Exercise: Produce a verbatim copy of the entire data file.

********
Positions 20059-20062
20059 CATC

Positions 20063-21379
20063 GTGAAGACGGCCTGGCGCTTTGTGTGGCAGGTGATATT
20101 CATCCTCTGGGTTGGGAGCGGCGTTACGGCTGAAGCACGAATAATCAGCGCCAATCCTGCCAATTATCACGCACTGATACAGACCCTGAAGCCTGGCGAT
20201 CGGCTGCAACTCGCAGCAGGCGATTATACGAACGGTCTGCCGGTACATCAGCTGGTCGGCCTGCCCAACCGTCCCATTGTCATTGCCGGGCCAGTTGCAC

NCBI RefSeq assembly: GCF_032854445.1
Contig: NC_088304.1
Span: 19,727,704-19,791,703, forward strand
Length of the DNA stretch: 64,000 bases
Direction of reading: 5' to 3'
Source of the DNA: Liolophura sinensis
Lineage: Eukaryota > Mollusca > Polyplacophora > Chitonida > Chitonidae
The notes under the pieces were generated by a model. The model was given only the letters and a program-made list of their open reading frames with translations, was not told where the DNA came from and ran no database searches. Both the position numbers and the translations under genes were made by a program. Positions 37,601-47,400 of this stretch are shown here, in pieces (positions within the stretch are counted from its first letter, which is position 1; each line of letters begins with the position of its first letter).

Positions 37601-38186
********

Positions 20059-20062
20059 CATC

Positions 20063-21379
20063 GTGAAGACGGCCTGGCGCTTTGTGTGGCAGGTGATATT
20101 CATCCTCTGGGTTGGGAGCGGCGTTACGGCTGAAGCACGAATAATCAGCGCCAATCCTGCCAATTATCACGCACTGATACAGACCCTGAAGCCTGGCGAT
20201 CGGCTGCAACTCGCAGCAGGCGATTATACGAACGGTCTGCCGGTACATCAGCTGGTCGGCCTGCCCAACCGTCCCATTGTCATTGCCGGGCCAGTTGCAC

NCBI RefSeq assembly: GCF_032854445.1
Contig: NC_088304.1
Span: 19,727,704-19,791,703, forward strand
Length of the DNA stretch: 64,000 bases
Direction of reading: 5' to 3'
Source of the DNA: Liolophura sinensis
Lineage: Eukaryota > Mollusca > Polyplacophora > Chitonida > Chitonidae
The notes under the pieces were generated by a model. The model was given only the letters and a program-made list of their open reading frames with translations, was not told where the DNA came from and ran no database searches. Both the position numbers and the translations under genes were made by a program. Positions 37,601-47,400 of this stretch are shown here, in pieces (positions within the stretch are counted from its first letter, which is position 1; each line of letters begins with the position of its first letter).

Positions 37601-38186